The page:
In-Home Supportive Services

The Details

From the State
updated December 30, 2020

The Benefit

In-Home Supportive Services (IHSS) provide people with low-income who have disabilities or are 65 years old or older with in-home and personal care services to help them live safely in their own homes. Services you can get include:

  • Domestic services, such as sweeping, vacuuming, taking out the garbage, wheelchair cleaning and battery recharging, and changing bed linens
  • Related services, such as meal preparation and cleanup, laundry, and shopping
  • Personal care services, such as feeding, bathing, grooming, dressing, bowel and bladder care, and help with medications
  • Transportation to medical appointments or alternative sources of services like day programs
  • Removal and cleanup of yard hazards
  • Heavy cleaning
  • Protective supervision for cognitively or mentally impaired persons to safeguard from self-injury or hazard
  • Paramedical services, as ordered by a physician, such as injections, range of motion exercises, and catheter insertion
  • Help with personal care services at a disabled person’s workplace, but not with job-related services.

IHSS is often seen as an alternative to out-of-home placement, such as assisted living or nursing facilities.

IHSS does not provide 24-hour care. If you need 24-hour care, you will need to make other arrangements for your non-IHSS hours, such as through a Home and Community-Based Waiver (HCBW). To learn more about HCBWs, contact the Department of Health Care Services In-Home Operations at 1-916-552-9105 (Northern California) or 1-213-897-6774 (Southern California).

Your Responsibilities with Your Care Provider

You are responsible for hiring, firing, and supervising your care provider. If your county has contracted IHSS providers, you can hire them to provide you with the necessary services. You can also hire a friend, relative, neighbor, or other care provider.

Wages for IHSS care providers vary from county to county. You and your care provider must submit timesheets for all authorized services provided. The state will handle payment of your care provider(s) unless you are getting advance pay.

The In-Home Supportive Services Consumer Training Handbook (PDF) offers detailed information about how to supervise a care provider, including issues like hiring, firing, communication, safety, and handling payment. There is more information about this on the California Department of Social Services’ website.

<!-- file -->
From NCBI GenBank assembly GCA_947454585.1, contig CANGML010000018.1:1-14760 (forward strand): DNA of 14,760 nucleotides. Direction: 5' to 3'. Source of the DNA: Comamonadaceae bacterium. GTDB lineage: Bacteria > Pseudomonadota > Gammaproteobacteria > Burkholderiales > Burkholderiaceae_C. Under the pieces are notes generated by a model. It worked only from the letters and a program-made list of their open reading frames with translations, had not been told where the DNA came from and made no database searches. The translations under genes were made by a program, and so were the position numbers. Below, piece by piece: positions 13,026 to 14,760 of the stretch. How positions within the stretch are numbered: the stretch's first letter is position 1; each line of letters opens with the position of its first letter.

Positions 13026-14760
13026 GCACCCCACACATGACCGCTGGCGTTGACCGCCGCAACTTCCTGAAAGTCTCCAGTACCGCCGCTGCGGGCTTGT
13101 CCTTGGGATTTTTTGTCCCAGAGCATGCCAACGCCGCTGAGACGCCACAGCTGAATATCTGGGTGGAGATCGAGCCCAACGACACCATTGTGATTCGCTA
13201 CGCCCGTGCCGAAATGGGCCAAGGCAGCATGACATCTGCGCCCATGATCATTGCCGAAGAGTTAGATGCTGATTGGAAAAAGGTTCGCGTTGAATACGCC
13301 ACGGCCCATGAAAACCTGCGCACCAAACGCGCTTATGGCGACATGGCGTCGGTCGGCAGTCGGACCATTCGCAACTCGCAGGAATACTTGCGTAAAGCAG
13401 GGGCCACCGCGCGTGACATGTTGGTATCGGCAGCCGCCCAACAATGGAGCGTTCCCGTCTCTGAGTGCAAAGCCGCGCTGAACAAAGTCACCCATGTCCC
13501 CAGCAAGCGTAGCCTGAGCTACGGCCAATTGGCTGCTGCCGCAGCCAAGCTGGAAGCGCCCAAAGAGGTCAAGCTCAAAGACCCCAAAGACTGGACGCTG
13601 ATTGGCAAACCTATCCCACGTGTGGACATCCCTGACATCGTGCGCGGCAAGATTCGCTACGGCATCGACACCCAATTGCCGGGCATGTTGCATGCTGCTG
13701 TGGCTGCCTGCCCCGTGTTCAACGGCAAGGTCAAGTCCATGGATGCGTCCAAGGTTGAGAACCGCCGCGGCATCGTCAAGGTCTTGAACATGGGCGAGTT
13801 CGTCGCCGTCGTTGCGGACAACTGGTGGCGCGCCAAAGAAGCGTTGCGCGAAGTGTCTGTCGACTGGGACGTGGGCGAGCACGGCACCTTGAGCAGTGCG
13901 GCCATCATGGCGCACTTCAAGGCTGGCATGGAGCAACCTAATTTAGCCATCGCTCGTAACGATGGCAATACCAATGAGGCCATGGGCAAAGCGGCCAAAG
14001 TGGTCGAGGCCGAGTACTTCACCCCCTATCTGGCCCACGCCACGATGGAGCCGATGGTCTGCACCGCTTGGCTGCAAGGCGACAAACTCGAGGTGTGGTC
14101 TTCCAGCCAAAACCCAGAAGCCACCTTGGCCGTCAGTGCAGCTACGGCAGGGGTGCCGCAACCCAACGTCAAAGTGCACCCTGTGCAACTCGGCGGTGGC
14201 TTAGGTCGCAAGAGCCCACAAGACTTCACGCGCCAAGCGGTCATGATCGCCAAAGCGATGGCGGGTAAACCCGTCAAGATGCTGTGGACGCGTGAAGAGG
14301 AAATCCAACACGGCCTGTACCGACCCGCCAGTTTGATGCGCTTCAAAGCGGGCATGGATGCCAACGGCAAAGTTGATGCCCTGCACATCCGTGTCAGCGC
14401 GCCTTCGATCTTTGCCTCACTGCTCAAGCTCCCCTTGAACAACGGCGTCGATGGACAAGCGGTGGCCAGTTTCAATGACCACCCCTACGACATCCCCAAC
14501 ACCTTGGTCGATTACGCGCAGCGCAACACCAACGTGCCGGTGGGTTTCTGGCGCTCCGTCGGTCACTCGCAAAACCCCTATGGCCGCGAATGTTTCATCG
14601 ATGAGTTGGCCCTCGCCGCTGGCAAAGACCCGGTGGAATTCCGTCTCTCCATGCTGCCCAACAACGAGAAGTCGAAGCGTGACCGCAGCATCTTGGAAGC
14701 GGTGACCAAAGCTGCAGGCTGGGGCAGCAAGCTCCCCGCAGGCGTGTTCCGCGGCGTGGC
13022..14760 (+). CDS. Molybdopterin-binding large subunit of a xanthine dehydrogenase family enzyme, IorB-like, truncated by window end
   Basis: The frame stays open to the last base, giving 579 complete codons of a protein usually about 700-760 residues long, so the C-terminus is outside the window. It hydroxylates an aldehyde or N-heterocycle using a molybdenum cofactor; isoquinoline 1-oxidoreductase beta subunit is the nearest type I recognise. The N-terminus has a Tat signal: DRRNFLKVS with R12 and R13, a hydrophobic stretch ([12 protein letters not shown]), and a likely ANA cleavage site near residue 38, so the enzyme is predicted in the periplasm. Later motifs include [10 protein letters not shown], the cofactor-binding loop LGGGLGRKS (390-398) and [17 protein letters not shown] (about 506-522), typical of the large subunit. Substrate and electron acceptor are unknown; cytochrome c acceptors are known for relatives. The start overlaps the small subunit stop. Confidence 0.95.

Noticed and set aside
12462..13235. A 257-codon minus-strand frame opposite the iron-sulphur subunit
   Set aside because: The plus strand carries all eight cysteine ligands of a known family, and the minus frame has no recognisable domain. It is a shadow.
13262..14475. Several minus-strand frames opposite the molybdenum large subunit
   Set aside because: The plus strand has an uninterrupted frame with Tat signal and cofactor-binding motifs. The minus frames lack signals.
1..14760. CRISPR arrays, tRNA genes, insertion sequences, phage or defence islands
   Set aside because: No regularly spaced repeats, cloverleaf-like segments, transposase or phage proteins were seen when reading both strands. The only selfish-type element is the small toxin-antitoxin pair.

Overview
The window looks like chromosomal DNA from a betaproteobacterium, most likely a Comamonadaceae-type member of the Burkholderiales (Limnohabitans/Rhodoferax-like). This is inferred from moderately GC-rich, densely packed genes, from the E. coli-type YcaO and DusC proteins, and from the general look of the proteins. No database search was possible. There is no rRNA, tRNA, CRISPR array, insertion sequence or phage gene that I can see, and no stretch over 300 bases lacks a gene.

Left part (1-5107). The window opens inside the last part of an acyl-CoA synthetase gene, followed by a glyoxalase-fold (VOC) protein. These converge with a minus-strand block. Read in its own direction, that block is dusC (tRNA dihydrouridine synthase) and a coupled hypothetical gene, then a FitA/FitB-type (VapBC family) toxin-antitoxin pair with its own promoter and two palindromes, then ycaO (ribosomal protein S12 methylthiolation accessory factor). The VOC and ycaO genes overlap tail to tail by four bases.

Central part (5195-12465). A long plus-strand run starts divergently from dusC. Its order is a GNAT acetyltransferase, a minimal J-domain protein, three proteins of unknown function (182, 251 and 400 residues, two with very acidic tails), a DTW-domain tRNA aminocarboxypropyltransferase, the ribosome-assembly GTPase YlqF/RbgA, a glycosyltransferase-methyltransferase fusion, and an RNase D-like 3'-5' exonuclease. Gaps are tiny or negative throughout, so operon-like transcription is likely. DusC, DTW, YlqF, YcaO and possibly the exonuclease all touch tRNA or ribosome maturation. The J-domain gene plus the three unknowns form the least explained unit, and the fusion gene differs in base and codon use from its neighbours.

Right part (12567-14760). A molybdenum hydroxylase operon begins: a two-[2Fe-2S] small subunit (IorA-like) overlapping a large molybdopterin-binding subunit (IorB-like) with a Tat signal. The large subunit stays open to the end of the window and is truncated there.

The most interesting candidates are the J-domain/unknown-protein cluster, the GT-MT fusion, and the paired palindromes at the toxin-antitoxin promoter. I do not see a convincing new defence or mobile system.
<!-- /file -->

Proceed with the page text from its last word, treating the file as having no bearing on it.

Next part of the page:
Advance Pay
Advance pay means the state sends you funds before your In-Home Supportive Services are performed, so you can pay your care provider directly. To get advance pay, you must be considered “severely disabled,” meaning you need at least 20 hours per week in personal care services, meal preparation and cleanup, and/or paramedical services.

What You Pay

Many people get In-Home Supportive Services free of charge. This includes anybody who gets one of the following types of Medi-Cal:

  • SSI-linked Medi-Cal
  • Medi-Cal through SSI 1619(b) for people who used to get SSI cash benefits and now make up to $37,994 per year ($39,350 for people who are blind).
  • Medi-Cal’s Working Disabled Program (WDP), which lets people with disabilities make up to $64,820 per year and pay an affordable premium for coverage.

Read more about these types of Medi-Cal in DB101’s article on Medi-Cal. People who do not get their Medi-Cal in these ways may need to pay a share of cost, which means that each month, they would pay a portion of the expenses for their IHSS.

Do You Have to Pay a Share of Cost?

If you do not get one of the above types of Medi-Cal, you may still be able to get no-cost IHSS if your countable monthly income is less than the SSI monthly benefits rate in California — $954.72 for an individual or $1,598.14 for a couple in 2021. (We’ll explain more about how countable income is calculated below.)
If your countable monthly income is above the SSI benefits rate, you can still get IHSS if you meet all other eligibility criteria. You may, however, would have to pay a share of cost.

Here are the most common groups of people who have to pay a share